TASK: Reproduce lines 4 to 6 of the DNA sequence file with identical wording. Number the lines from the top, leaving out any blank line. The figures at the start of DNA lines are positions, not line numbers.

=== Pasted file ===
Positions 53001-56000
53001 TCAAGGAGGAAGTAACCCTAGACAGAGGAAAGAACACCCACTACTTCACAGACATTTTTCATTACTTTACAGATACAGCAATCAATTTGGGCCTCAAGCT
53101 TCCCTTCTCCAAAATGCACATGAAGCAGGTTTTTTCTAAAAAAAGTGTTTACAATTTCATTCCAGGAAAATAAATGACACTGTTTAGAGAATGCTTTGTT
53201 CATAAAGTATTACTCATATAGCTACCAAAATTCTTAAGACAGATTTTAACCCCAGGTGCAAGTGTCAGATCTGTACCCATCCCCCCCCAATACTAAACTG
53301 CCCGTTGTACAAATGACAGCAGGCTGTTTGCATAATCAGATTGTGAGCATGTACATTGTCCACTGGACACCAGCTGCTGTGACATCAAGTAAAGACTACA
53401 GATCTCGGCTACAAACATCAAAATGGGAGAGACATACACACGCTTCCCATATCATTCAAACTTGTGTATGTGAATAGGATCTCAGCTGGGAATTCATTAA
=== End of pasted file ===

53201 CATAAAGTATTACTCATATAGCTACCAAAATTCTTAAGACAGATTTTAACCCCAGGTGCAAGTGTCAGATCTGTACCCATCCCCCCCCAATACTAAACTG
53301 CCCGTTGTACAAATGACAGCAGGCTGTTTGCATAATCAGATTGTGAGCATGTACATTGTCCACTGGACACCAGCTGCTGTGACATCAAGTAAAGACTACA
53401 GATCTCGGCTACAAACATCAAAATGGGAGAGACATACACACGCTTCCCATATCATTCAAACTTGTGTATGTGAATAGGATCTCAGCTGGGAATTCATTAA